Telefilm Canada will cut $1.7 million from its film-funding programs in 2012 in an effort to make up a cost savings of $2.7 million imposed in the federal budget.

That cut includes $700,000 designated towards development financing for films and $500,000 from a fund that helps train emerging filmmakers. The agency will also cut by half its $1 million production fund for theatrical documentaries.

Telefilm has also proposed cutting 16 jobs in an effort to save $1 million in administration costs, the film body announced Wednesday in a press statement.

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Last Train Home benefited from the theatrical documentary fund which Telefilm has cut by half. (EyeSteelFilm)

The $2.7 million cut is for 2012 alone. The agency, which supports Canadian film production, must  slash a total of $10.6 million by 2014 (including cutting $6 million next year) as part of the federal government's austerity measures. The total amounts to a 10 per cent reduction in Telefilm's budget over three years.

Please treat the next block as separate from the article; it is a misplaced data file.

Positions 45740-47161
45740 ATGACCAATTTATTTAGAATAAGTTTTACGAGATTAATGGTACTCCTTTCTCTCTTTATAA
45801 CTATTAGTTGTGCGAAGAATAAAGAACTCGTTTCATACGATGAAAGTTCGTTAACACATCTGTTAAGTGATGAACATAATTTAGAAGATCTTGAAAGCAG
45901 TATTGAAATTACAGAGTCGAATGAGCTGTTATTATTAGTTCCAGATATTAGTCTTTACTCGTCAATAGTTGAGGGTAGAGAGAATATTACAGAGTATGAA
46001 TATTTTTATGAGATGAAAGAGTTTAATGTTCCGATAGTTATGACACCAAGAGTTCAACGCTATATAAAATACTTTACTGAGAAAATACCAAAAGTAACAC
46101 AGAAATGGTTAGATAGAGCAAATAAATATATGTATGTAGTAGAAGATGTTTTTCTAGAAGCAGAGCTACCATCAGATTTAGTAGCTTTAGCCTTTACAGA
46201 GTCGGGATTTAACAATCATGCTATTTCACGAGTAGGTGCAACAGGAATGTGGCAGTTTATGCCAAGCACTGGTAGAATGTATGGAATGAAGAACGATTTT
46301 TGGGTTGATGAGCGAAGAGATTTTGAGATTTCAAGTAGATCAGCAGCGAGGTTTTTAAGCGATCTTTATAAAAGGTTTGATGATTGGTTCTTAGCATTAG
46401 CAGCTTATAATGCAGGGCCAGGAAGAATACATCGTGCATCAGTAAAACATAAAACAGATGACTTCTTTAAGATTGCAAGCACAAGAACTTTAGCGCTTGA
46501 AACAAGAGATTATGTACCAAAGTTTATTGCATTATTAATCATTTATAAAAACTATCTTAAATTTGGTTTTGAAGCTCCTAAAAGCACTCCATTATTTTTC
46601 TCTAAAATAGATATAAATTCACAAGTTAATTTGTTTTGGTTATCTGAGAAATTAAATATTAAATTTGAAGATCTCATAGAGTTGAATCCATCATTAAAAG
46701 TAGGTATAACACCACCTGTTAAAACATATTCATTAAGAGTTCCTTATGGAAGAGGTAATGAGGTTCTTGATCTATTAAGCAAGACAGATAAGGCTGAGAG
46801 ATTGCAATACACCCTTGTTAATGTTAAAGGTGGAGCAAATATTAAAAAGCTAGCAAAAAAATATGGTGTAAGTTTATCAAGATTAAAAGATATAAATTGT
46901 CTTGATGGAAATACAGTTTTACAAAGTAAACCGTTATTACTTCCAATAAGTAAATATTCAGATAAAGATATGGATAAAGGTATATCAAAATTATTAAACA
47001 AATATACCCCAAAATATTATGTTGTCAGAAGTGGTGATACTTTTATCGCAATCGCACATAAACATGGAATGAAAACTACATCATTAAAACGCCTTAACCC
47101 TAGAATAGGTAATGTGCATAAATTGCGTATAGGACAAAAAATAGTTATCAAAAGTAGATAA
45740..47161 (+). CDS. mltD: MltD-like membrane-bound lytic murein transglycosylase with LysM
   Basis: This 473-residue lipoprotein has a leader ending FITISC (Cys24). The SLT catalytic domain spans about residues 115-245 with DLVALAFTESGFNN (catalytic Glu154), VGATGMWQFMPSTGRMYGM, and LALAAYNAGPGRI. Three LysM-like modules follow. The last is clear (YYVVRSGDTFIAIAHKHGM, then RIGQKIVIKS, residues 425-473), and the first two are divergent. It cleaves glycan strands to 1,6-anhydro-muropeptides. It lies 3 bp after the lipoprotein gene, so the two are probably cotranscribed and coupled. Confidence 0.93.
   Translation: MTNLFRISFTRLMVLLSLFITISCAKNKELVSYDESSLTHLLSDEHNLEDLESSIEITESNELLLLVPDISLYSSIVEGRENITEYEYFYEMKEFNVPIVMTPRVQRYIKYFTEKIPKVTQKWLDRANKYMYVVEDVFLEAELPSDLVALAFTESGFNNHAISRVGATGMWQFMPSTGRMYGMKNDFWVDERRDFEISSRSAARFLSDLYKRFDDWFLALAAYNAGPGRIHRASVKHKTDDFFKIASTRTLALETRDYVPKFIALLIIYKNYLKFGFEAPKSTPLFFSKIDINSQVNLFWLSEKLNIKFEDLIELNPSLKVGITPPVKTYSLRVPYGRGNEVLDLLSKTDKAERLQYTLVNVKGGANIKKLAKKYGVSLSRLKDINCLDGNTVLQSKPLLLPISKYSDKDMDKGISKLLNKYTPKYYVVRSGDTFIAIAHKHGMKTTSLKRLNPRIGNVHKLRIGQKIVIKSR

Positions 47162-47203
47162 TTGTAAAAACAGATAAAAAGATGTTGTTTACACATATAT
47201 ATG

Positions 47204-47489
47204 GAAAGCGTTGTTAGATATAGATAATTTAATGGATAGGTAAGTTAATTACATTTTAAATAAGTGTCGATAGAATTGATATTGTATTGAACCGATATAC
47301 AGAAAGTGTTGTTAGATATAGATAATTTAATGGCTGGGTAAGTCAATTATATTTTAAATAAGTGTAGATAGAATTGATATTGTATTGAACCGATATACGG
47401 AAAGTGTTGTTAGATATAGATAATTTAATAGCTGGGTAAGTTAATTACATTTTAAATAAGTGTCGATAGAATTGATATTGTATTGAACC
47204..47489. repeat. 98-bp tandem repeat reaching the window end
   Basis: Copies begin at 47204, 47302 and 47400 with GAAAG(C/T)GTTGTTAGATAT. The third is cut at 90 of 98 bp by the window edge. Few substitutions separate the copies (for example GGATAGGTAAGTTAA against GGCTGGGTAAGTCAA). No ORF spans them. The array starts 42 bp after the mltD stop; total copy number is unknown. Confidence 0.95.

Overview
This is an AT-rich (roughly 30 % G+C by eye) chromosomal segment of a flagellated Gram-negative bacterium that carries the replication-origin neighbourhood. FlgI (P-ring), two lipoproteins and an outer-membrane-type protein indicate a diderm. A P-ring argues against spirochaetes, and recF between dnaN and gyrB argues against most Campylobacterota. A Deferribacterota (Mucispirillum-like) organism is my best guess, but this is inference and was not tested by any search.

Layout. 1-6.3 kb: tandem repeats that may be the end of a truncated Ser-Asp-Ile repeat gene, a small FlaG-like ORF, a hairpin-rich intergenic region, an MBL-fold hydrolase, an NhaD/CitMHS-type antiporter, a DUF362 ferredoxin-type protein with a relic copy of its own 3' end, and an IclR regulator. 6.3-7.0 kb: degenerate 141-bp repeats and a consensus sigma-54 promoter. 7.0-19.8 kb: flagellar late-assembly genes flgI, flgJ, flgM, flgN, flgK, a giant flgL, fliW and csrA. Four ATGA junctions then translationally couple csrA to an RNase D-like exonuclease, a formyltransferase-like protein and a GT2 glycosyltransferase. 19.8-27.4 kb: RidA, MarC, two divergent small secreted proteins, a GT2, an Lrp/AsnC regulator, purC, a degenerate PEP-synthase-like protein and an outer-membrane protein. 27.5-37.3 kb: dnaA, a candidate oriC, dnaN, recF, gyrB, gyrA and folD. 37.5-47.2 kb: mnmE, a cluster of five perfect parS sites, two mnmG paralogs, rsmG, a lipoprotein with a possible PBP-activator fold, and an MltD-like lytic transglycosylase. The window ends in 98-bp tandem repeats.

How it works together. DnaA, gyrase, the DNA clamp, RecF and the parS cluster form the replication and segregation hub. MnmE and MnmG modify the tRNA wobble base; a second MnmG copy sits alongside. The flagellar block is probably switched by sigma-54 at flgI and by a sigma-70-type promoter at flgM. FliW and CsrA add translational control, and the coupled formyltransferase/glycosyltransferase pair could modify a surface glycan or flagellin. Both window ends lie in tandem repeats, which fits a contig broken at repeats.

The theatrical documentary program at Telefilm, partly supported by Rogers, has been a major success. It has supported documentaries that have become award-winners and festival favourites, such as Reel Injun (Reel Indian), Last Train Home, Le Coeur d'Auschwitz, La nuit, elles dansent and Genius Within: The Inner Life of Glenn Gould. 

Telefilm says it will enter discussions with potential partners in hopes of restoring the money it must cut from the program this year.

The cuts are already drawing criticism from ACTRA, the union representing Canadian actors.

"We are disappointed that the government is cutting investments that create Canadian content and green jobs. Telefilm, like the CBC and NFB, triggers production and is a critical piece to helping films get financed," said Ferne Downey, ACTRA national president, in an e-mail statement to CBC.

"We’re especially discouraged to see cuts to development and theatrical documentaries. These are areas that are chronically underfunded. If Telefilm isn’t putting in seed money upfront, we’re going to have diminished products across the board, in the case of theatrical docs, it’s likely we won’t have them at all," she continued.